Book Reviews

Complete list of book reviews on the AIMS website

AIMS Journal, 2015, Vol 27 No 3

When a Baby Dies: the experience of late miscarriage, stillbirth and neonatal death by Nancy Kohner and Alix Henley

Pandora Press 2001
ISBN 978-0415252768
£15.99

Reviewed by Gill Boden

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image of When a Baby Dies

When a Baby Dies is still probably the most useful book available for those who lose a baby, and in the UK that will be 8,000 families every year. It was produced first in 1991, last reprinted in 2001, in conjunction with Sands (the Stillbirth and neonatal death charity) and includes letters from and interviews with many bereaved parents. There is information about what is known about why babies die; issues such as hospital practice, professional attitudes, the nature of bereavement, the process of grieving, sources of support and future pregnancies but the most important aspect of this book is that it is told through the voices of those who have experienced this 'loss of a person'. The testimonies have been collected over many years: they are all different but with common themes, and the shared experience in these pages illustrates an intensely personal experience in a way that could, and I'm sure has, provided much comfort.

If this book were to be written today then some of the language might be different - using the word 'birth' more often rather than 'delivery', for instance - and some of the information will have changed, but fundamentally the experience of loss as told by those experiencing it will not have changed.

One section I particularly liked is, while discussing funeral and other ceremonies, the authors make the suggestion that it is never too late to mark a baby's death. They relate how parents overwhelmed at the time of the birth may decide, sometimes many years later, to mark the death. One such mother several years later, having had a subsequent miscarriage and a live baby, went back to the hospital for a debriefing and 'to her surprise' found herself agreeing to a memorial service.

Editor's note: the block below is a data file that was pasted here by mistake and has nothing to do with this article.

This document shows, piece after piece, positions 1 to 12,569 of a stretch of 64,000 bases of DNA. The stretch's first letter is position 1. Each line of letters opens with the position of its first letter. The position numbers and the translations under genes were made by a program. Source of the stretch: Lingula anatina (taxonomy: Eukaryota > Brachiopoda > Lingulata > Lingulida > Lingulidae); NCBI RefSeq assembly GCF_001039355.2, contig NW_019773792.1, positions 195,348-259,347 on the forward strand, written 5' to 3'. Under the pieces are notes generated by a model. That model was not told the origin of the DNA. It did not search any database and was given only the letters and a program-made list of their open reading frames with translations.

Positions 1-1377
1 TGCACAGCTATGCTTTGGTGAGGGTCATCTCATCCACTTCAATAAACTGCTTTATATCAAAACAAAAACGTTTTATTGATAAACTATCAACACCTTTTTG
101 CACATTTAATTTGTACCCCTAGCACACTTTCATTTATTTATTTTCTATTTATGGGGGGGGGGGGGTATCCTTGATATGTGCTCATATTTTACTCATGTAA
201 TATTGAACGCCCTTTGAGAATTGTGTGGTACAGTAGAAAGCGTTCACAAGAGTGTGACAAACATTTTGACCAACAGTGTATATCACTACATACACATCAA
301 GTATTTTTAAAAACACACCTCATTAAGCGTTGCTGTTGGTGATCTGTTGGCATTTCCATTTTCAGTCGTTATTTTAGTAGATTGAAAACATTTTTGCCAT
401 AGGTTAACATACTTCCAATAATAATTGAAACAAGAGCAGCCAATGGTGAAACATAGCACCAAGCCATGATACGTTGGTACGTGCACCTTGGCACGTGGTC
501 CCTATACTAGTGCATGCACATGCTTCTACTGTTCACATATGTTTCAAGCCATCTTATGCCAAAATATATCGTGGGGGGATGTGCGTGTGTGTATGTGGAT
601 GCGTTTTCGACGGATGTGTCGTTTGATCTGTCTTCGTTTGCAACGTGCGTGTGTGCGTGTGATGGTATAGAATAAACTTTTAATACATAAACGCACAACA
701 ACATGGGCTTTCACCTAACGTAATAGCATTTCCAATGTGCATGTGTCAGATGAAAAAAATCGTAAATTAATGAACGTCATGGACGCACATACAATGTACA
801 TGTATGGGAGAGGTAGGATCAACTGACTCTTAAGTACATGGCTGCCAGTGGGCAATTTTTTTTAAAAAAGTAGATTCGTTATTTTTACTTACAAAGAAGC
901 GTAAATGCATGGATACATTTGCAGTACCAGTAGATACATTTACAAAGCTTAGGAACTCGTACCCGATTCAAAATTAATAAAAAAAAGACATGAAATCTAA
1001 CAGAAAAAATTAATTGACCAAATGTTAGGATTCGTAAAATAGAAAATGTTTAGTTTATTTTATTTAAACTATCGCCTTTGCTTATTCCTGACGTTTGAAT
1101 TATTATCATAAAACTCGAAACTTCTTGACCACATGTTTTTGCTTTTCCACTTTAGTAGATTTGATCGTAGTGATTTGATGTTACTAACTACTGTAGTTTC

'He began a simple service and as I heard the familiar prayers, the 23rd Psalm, my weeping subsided. He mentioned Luke and the little girl over and over again and talked of their value despite their brief existence. Profound gratitude swept over me to know they were being acknowledged at last.'

There are accounts where parents are able to support each other throughout, others when the loss of a baby drives them apart - difficulties with sexual relationships afterwards are sometimes apparent - but a recurrent theme is that the process of grieving for a loss is not over quickly.

Care and support from professionals is enormously varied, from insensitive and seemingly uncaring to situations where midwives and doctors freely show their own feelings of sorrow: in one case a health visitor visited a bereaved mother for one hour every week for months until she felt able to cope. As well as help from family and friends, the attitude and behaviour of professionals is obviously crucially important. A study in Norway 12 looked at a sample of women who had a history of three or more consecutive miscarriages: it was found that among those women who had no specific abnormality, increased individual care and support, with no extra 'medical' care, from the professionals looking after them seemed to double the success rate in their next pregnancy. This is a really remarkable finding, and the authors suggest that we take this need for care very seriously. There are many useful messages in this book, but I would suggest that this is the key one for all of us, professional and lay, whatever our own histories, to take onboard ourselves.

References

  1. Stray-Pedersen B and Stray-Pedersen S (1984) Etiologic factors and subsequent reproductive performance in 195 couples with a prior history of habitual abortion. American Journal of Obstetrics and Gynecology Vol. 148, No. 2. January 1984.
  2. Stray-Pedersen B and Stray-Pedersen S (1988) Recurrent abortion: the role of psychotherapy. In Beard RW and Sharp F (Eds) Early Pregnancy Loss: Mechanisms and Treatment. Springer-Verlag.